Monday, August 31, 2009

This week's music in World Geography: early jazz from New Orleans composer and pianist Jelly Roll Morton

Ferdinand "Jelly Roll" Morton (ca. October 20, 1890 – July 10, 1941) was an American ragtime and early jazz pianist, bandleader and composer, says Wikipedia.

Widely recognized as a pivotal figure in early jazz, Morton claimed, in self-promotional hyperbole, to have invented jazz outright in 1902. Critic Scott Yanow[1] writes that "Morton did himself a lot of harm posthumously by exaggerating his worth [yet] Morton's accomplishments as an early innovator are so vast that he did not really need to stretch the truth."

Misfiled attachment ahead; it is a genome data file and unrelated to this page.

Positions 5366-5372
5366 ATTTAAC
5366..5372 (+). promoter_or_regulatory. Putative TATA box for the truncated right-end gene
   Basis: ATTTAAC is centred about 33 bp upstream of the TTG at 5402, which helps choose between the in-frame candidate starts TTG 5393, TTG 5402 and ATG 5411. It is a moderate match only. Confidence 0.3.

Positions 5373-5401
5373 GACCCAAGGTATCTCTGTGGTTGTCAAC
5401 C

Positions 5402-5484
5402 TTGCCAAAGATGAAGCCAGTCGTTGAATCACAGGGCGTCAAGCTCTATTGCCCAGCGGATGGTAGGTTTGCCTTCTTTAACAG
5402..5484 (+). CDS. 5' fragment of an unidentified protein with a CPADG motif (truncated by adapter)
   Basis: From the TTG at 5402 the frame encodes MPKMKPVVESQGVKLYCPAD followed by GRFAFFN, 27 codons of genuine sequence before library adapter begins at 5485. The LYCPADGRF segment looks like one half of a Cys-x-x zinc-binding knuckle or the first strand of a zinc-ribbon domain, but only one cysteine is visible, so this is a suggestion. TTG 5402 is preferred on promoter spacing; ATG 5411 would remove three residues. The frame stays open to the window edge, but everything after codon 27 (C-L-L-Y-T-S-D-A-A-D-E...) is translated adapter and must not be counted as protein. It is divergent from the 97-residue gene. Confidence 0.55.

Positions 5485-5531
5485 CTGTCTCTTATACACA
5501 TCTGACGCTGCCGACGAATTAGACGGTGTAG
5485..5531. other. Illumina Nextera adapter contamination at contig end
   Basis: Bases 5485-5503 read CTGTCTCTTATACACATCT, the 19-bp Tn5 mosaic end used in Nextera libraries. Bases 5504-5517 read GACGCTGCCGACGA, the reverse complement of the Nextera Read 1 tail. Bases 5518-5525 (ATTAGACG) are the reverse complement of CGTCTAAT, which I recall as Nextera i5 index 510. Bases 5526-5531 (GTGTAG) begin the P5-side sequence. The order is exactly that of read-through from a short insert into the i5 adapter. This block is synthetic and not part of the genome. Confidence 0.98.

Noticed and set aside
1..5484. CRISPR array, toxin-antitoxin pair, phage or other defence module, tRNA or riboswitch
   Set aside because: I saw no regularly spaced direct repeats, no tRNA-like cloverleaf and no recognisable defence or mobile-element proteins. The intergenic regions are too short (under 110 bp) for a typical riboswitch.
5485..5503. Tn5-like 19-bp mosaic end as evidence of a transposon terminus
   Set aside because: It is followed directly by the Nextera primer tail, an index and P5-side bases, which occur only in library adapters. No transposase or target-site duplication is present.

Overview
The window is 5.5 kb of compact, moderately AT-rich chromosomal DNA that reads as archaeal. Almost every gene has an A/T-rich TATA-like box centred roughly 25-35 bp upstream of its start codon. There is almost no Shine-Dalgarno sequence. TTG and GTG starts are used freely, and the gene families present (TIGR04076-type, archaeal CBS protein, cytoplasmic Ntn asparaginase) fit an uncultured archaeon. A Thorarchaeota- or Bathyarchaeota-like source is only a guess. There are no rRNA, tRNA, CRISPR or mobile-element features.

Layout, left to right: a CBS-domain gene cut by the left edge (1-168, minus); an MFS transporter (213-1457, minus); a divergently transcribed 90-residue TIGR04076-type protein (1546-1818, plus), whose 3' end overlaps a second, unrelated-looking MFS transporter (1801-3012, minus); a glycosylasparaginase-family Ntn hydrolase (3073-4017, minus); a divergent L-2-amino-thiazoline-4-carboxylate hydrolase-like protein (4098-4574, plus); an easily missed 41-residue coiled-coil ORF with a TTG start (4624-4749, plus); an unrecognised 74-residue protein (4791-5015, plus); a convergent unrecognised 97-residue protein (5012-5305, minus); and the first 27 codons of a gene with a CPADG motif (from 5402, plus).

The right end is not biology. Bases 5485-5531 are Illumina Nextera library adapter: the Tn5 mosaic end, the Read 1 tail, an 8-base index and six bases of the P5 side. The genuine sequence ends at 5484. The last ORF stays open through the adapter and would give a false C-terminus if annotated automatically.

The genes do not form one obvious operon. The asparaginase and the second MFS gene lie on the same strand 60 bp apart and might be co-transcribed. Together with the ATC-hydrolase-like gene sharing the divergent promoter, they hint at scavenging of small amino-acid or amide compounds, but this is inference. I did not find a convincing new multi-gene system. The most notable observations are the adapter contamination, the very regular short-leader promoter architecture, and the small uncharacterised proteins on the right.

Morton was the first serious composer of jazz, naming and popularizing the so-called "Spanish tinge" of exotic rhythms and penning such standards as "Wolverine Blues", "Black Bottom Stomp", and "Buddy Boldens Blues".

As well as a tune called "Shreveport Stomp."